A hopeful New Year

Source: A hopeful New Year

Pope Benedict XVI, who lies between death and burial, once wrote a letter on hope which he called Spe Salvi, we are saved by hope (Rom 8:24). Is this new year going to give us grounds for hope – or more of its opposite, despair? Benedict was writing just before the money collapse of 2008 yet his words spoke of a hope more solid than Wall Street.


He began his letter by remembering a poor Sudanese girl who was wrenched from her family in Darfur while still nine years old and sold into slavery five times. Constantly beaten and abused, ‘she bore 144 scars throughout her life.’ In 1882, when she was thirteen, she was ransomed by an Italian merchant and brought to Italy where she entered a totally new life where she was respected and cared for. It took her time to adjust to this new reality but gradually she gained confidence – she gained hope – and came to know God and, what is far more, that he knew her and loved her. Josephine Bakhita went on to become a nun and eventually a saint and, besides her work with the sisters, she spent her days telling others of her liberation through her encounter with God through the good people who helped her.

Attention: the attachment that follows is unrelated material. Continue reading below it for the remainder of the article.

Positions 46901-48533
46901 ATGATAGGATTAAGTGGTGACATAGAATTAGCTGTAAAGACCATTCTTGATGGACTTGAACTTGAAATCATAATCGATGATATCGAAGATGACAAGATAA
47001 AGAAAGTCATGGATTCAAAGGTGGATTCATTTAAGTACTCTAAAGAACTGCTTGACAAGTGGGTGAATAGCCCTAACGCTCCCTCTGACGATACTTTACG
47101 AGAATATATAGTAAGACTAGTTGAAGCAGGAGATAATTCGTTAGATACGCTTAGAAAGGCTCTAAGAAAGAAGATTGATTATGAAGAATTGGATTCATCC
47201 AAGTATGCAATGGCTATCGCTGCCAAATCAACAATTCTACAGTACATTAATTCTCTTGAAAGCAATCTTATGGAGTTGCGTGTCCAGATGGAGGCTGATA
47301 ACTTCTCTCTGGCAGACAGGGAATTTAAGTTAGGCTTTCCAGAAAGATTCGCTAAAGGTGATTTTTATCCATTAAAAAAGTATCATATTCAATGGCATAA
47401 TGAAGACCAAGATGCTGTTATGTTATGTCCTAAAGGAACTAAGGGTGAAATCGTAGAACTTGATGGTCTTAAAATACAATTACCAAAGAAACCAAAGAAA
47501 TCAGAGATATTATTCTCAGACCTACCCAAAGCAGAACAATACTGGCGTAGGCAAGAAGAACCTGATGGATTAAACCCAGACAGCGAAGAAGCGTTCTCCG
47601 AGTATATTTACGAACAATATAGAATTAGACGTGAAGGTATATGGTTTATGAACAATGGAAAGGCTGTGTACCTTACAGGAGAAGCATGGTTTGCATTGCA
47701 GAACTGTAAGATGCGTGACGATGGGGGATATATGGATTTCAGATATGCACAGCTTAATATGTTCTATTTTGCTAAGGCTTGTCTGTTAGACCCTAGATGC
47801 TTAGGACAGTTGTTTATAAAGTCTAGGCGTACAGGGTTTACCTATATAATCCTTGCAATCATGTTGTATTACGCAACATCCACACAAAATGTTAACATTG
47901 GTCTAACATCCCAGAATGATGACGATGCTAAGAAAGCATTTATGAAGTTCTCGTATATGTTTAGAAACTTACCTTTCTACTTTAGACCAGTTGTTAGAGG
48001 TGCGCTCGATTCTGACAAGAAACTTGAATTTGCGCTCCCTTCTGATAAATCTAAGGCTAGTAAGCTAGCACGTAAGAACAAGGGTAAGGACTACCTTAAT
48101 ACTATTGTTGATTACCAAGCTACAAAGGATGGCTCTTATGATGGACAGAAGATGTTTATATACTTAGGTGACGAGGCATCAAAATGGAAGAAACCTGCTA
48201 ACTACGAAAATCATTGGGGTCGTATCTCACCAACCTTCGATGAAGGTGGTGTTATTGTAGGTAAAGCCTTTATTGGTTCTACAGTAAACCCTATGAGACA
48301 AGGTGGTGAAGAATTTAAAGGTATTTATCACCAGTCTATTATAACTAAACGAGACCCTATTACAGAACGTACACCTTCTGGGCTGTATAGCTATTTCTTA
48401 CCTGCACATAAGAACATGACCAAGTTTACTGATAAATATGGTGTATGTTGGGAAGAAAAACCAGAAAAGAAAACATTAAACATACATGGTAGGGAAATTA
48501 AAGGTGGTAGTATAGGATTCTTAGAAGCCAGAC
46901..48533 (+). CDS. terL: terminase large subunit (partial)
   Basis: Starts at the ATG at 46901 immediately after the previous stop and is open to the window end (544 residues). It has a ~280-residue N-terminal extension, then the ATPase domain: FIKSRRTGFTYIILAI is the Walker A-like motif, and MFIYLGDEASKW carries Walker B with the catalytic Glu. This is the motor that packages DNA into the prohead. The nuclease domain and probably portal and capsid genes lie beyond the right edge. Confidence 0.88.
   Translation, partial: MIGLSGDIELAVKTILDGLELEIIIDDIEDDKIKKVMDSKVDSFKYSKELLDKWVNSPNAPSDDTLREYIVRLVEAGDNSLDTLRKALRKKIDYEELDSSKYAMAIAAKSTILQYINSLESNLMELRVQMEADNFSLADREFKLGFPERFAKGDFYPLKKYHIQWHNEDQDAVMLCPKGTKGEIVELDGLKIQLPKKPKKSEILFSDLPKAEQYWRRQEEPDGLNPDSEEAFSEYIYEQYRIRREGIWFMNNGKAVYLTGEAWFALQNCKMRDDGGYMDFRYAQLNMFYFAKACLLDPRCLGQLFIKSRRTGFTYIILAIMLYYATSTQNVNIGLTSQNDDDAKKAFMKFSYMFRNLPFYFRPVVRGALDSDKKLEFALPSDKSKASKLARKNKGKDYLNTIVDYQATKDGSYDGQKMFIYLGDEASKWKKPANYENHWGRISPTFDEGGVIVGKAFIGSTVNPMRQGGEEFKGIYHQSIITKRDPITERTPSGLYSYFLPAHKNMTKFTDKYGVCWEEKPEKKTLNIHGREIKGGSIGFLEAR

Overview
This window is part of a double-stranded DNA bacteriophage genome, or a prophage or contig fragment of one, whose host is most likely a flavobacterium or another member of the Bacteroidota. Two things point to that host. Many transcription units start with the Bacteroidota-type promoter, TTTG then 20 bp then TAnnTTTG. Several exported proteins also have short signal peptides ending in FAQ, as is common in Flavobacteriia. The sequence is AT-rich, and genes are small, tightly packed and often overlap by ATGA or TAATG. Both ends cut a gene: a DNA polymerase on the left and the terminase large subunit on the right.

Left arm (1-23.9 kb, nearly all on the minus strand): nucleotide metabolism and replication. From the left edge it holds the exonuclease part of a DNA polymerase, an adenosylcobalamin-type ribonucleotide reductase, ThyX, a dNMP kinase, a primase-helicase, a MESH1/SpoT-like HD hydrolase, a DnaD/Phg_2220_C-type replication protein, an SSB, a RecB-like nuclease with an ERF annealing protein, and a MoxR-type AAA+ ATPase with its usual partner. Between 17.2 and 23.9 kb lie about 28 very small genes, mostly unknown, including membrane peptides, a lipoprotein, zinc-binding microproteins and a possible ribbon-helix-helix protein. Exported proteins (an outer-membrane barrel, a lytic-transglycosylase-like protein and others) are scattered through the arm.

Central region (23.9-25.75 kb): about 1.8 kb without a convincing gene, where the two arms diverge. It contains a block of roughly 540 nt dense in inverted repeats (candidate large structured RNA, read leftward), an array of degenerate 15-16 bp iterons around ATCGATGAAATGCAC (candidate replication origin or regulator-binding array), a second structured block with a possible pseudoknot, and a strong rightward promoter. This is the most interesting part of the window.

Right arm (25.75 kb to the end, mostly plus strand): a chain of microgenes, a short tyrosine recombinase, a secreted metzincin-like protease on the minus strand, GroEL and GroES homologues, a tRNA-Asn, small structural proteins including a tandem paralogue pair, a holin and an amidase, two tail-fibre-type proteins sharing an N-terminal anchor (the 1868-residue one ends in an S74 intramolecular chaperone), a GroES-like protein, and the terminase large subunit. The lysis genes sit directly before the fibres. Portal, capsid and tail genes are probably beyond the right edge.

‘Faith is the assurance of things hoped for; the conviction of things not seen’ (Hebrews 11:1). Each of us has their interpretation of our situation in Zimbabwe and our hope for this year. For many there is little hope. It will be just more of the same. The results of the elections are already known. And so, many people just shrug their shoulders and get on with life as best they can. They have lost hope that things might change for the better.

But if we have such an attitude, we are ignoring our Christian heritage, all that we received through our different churches and religions. We may feel as hopeless as Josephine in her days of slavery, but to sit on our hands and accept it is to ‘prefer darkness to light’ (John 3:19).

Hope is not about idly waiting and ‘hoping’ something will happen. It is about changing my way of thinking and exploring every moment as an opportunity to bring light into the world. I cannot change the way things are done in this country but the way I think, speak and act can create, what Bobby Kennedy used to call, a ‘ripple of hope’ that can spread out and inspire others to create their own ripples. And that is what Nelson Mandela did when in prison: he began by insisting on wearing long trousers and he went on to become president of a free country.

New Year 2023      Num 6:22-27         Gal 4:4-7        Lk 2:16-21